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Dure: Machiavelli’s guide to winning in youth soccer

Winning in youth soccer is an easy task for those who are bold, aggressive and focused solely on the present.

First, establish yourself as a coach who does things differently. Other coaches may claim to be influenced by European or South American models, but you walk the talk. If you don’t have an accent, even a faint one, try to adopt one.

You’ll tell parents that you can develop anyone according to the principles of whatever school you’re following — maybe Ajax, maybe Barcelona, maybe some obscure club that stood out in an obscure country long ago before the troubles came, leaving you to uphold the traditions in your adopted land. No matter what, you must keep up the perception that you know things and teach things that the bureaucrats at U.S. Soccer can’t handle.

Second, you must use this carefully constructed image to lure the early bloomers in the region to your club. Hey, we know a coach can only make so much difference with adults, let alone kids. You need the talent to get results. Just tell yourself — and the parents — that you deserve it. You know best.

Third, ignore all the best practices published by U.S. Soccer, US Youth Soccer and US Club Soccer. This serves two purposes. One, you’ll further enhance your image as a rebel fighting the system. Two, you’ll cast aside the “development over winning” mantra that other clubs are following, giving you the edge on the field.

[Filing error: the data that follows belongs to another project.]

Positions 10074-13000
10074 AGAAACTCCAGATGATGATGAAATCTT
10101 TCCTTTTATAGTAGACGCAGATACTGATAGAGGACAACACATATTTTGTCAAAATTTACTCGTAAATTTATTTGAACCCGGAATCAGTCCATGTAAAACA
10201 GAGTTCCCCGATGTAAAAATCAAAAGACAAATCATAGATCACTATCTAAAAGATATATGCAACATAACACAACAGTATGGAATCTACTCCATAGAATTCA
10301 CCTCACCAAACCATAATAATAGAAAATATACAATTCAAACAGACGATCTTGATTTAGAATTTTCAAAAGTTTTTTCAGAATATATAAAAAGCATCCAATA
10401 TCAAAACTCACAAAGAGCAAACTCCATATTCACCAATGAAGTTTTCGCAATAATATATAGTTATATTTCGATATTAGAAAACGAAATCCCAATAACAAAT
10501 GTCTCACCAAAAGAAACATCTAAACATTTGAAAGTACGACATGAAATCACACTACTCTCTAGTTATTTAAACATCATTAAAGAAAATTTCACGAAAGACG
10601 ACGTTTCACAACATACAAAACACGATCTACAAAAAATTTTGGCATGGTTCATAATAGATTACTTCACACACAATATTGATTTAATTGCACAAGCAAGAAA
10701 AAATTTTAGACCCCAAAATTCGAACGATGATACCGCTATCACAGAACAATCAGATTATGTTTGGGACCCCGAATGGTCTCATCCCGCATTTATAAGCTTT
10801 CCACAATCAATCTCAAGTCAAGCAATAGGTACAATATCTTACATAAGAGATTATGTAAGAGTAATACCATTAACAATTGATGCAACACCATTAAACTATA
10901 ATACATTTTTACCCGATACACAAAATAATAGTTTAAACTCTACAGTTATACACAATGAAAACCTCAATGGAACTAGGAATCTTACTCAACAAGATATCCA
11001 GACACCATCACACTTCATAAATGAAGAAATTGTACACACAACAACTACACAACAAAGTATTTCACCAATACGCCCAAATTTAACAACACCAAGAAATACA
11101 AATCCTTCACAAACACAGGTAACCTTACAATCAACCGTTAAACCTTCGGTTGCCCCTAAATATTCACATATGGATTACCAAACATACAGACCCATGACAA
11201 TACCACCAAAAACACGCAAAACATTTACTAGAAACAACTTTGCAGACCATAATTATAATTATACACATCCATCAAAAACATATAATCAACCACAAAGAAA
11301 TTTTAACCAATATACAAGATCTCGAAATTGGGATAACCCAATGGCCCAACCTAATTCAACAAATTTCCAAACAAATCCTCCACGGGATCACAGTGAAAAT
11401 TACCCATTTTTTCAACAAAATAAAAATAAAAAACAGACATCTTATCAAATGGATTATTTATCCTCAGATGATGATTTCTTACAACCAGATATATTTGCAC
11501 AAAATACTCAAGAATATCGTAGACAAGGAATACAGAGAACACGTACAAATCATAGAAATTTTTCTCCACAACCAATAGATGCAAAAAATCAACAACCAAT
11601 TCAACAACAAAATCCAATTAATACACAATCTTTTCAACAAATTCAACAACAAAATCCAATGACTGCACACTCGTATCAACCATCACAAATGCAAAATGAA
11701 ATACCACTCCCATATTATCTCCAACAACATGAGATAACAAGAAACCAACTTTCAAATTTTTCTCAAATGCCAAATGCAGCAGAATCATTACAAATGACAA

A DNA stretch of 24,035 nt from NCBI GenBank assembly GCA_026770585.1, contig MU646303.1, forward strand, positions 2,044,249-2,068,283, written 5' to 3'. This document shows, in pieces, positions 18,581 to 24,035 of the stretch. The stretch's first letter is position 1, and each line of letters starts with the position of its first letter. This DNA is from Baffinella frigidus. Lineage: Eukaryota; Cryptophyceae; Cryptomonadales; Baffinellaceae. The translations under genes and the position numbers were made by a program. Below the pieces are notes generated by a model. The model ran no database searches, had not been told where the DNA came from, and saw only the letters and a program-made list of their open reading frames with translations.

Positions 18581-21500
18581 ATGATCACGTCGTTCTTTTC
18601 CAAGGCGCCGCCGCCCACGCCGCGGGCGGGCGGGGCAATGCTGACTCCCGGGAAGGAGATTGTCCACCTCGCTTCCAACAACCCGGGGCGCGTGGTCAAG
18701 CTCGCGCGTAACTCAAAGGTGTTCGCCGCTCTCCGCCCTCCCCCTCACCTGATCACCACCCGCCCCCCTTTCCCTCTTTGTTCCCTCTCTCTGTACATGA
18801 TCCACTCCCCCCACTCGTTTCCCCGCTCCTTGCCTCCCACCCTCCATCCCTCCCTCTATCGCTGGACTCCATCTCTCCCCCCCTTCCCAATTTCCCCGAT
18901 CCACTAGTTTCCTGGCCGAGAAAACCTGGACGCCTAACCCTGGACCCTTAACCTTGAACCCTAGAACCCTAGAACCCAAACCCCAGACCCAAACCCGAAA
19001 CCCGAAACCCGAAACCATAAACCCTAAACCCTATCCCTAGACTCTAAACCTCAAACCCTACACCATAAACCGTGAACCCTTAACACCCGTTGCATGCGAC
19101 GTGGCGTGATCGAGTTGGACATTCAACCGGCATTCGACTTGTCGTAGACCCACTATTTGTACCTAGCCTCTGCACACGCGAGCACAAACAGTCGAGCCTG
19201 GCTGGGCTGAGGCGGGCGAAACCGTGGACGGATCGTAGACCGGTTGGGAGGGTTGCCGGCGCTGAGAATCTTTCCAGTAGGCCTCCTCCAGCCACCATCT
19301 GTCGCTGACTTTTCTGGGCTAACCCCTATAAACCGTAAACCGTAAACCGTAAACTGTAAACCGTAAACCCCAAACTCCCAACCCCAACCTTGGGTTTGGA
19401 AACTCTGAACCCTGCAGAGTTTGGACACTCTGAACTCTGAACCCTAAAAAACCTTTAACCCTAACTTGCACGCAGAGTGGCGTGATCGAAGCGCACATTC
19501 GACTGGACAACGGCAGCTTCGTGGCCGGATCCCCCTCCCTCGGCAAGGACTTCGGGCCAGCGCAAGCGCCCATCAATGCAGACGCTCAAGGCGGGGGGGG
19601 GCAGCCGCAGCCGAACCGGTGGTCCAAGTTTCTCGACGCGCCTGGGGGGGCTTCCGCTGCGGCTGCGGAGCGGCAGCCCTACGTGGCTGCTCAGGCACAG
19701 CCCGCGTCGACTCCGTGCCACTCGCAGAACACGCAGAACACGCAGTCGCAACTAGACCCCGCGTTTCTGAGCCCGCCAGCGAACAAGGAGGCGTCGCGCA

Your top scorer should only play forward. Your top goalkeeper should only play goalkeeper. “They” will tell you not to specialize at age 9, but you know better. This is how they do it in Europe, you’ll say. If any parents dare to question you with research or experience showing otherwise, just stick to your guns.

“They” might even tell you not to teach heading to young kids. You have no need to listen to the medical community. Just enjoy the ooohs and aaaahs when your winger lofts the ball to the big kid you recruited as a target forward.

You’re probably sacrificing the kids’ long-term development. That’s OK. Your reputation will lure more talented players and get them good opportunities with colleges or pro academies. Then it’s their problem.

Fourth, play in as many tournaments as you can. Gotta get those rating points so you’ll be on top of the heap. Then you’ll get more recruits to displace any kids who are falling short of your lofty goals.

(Alternate approach: Fly under the radar and only enter your teams in carefully selected tournaments and leagues where you’ll be the top dog. Don’t let your parents know about the other leagues that are higher in quality. Win that second-tier league and pretend it’s first.)

Be careful in discarding players, though — you still have to uphold the myth that you’re developing kids far more intelligently than anyone else. If someone else developed a player who’s better than the one you developed, well, you simply have to blame the player. It’s his fault. Or his meddling parents’ fault.

In fact, make sure all of your missteps have someone else to blame. The refs are against you. Other clubs are against you. The whole system is out there keep you down.

And enjoy the fact that you have the freedom to do all this. This is America! Not only is it the land of the free, it’s the land where no one will tell you to stop what you’re doing. You couldn’t get away with this in the European countries you name-drop.

Other coaches might do the same thing you’re doing. But they’re frauds. You’re the real deal. Make sure your parents know that.

Follow these steps, and you’ll have a whole bunch of trophies and perhaps a couple of lucrative job offers in no time.

If not, you must be doing something wrong, because I gave you this advice, and I know everything.

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